Illegal developments, construction waste cleared from ODZ sites

Concrete pathways, illegal dumping and make-shift rooms were among the offences

The Compliance and Enforcement Directorate within the Planning Authority (PA) closed off a number of illegal development cases, ranging from built-up rooms, cabins, and dumping of construction waste and scrap material.

PA officials discovered an illegal concrete passageway in the archeologically sensitive Għar il-Kbir, Siġġiewi. The authority re-exposed a stretch of land with prehistoric cart ruts and returned it back to its original state, in line with a Restoration Method Statement approved by the PA.

This removal process was supervised by a monitor approved by the Superintendence of Cultural Heritage, and engaged at the expense of the contravener.

Apart from this, a number of rooms were built without planning permission in outside-development-zone (ODZ) areas, namely off Triq Wied ta’ San Martin in Attard, near Triq il-Fortizza ta’ Bengħajsa in Birżebbuġa, and in an area known as Ta’ Rebħa on a site adjacent to the large Dingli reservoir.

These rooms were all demolished and the sites were returned back for agricultural purposes.

In Mġarr. three sites were cleared of illegal developments. A room and other adjoining structures were demolished and removed at Sqaq Randun, while two cabin structures were removed from a field in Triq l-Armaġġ and in Żebbieħ. Both were placed without permissions.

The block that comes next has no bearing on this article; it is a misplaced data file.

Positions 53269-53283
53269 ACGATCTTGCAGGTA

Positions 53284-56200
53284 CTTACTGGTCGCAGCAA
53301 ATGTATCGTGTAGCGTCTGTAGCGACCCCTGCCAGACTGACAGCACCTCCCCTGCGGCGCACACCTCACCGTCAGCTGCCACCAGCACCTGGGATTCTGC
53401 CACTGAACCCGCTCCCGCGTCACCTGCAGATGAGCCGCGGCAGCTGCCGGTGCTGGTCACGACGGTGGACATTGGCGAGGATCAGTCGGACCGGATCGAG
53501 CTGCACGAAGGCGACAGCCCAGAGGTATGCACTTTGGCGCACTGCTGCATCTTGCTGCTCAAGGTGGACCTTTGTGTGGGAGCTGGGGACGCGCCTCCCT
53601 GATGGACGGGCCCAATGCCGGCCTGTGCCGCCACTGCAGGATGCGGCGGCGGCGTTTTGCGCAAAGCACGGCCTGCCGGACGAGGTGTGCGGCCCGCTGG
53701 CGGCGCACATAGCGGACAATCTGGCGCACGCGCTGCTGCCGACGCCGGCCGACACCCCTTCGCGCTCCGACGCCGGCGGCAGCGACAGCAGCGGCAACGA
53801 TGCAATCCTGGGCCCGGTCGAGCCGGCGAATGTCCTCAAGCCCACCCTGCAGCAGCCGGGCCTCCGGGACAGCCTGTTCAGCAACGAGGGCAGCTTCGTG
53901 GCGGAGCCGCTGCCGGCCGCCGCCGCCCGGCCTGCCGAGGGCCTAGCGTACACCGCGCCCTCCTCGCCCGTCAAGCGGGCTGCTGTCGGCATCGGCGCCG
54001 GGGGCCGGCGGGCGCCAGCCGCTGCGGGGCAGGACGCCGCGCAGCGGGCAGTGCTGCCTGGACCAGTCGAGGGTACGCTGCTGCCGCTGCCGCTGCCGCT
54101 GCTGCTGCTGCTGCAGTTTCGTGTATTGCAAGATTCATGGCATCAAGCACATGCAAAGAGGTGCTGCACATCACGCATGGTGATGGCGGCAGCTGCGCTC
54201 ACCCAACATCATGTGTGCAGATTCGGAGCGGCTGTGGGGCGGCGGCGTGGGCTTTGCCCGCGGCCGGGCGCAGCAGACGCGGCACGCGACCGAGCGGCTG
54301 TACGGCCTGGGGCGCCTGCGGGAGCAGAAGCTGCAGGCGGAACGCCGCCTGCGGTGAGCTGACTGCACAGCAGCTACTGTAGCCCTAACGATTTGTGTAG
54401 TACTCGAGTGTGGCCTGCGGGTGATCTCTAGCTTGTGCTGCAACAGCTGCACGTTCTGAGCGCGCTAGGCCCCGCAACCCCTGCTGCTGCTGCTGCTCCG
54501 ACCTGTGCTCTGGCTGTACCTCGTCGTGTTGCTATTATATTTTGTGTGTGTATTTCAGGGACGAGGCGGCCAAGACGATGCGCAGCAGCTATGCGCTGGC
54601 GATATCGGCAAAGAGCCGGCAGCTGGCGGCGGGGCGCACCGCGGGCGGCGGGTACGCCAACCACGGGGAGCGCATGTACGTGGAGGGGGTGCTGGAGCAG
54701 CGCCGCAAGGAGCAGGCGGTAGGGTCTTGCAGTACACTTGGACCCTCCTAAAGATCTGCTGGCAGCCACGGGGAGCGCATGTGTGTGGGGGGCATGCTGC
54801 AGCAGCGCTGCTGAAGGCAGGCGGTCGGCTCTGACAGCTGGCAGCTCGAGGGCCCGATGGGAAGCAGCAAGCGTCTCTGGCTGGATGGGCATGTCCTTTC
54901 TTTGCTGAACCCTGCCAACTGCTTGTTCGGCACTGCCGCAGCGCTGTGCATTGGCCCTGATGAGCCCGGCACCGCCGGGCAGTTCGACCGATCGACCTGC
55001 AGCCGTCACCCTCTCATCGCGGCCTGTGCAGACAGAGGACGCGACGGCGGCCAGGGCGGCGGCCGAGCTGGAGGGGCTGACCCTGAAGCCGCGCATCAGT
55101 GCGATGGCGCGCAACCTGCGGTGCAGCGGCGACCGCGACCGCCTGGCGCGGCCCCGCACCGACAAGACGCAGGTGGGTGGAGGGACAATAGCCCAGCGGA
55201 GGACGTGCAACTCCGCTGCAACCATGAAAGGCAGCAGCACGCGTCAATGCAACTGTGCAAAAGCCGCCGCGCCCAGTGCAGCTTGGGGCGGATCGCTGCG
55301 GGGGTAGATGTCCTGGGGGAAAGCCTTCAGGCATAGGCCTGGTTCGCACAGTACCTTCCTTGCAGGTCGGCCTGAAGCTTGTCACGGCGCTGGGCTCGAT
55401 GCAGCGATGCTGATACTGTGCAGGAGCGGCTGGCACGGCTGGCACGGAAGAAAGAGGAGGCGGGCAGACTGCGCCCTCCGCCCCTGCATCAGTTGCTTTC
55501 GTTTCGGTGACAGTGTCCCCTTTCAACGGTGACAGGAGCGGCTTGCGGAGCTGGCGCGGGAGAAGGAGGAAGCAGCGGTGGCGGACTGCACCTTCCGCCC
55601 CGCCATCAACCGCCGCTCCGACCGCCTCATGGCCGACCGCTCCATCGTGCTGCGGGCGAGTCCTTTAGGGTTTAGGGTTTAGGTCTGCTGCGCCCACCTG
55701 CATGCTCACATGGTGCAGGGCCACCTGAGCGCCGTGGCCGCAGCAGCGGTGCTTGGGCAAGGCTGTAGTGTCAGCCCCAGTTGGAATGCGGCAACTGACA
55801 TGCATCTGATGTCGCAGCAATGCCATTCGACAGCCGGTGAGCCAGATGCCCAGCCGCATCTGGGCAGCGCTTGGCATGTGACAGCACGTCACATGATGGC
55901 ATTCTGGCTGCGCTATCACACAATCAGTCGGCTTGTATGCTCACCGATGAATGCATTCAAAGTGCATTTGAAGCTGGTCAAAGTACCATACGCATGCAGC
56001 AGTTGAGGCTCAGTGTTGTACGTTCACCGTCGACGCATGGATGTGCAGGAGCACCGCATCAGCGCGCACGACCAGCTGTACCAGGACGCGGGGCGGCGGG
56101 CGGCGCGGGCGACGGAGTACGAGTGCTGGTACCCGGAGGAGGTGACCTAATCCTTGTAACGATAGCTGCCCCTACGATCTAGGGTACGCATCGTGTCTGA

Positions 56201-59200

Construction material and other waste was dumped at a site at Wied Tal-Imsielet. The contravener complied with instructions from PA enforcement officers to clear the waste.

In Birżebbuġa, specifically Triq Ħal Far and Triq Kalafrana, one field was being used as a boatyard while another was being used to dump construction material and other waste. Both fields were cleared.

At Għajn Tuffieħa in Mellieħa, oil tanks and scrap material were being stored without permission. They were removed by the contravener upon the orders of enforcement officers.

In Gozo, several illegal structures were discovered in Għasri and Xewkija. One of the structures included a large make-shift room on top of a concrete platform, and another structure was used as cages for animals.

Both structures were demolished and the sites returned back to their original state.

Thomas Paris, the newly-appointed Deputy Director within the directorate, said that the PA’s officers have upskilled in recent years, using “the art of persuasion” to convince contraveners to remedy the situation themselves.

“Taking direct action by hiring sub- contractors’ machinery to demolish or remove illegal development is our last resort since it is very costly to the PA and the contravener. When contraveners take action themselves to remove illegal development, it is a win-win situation.”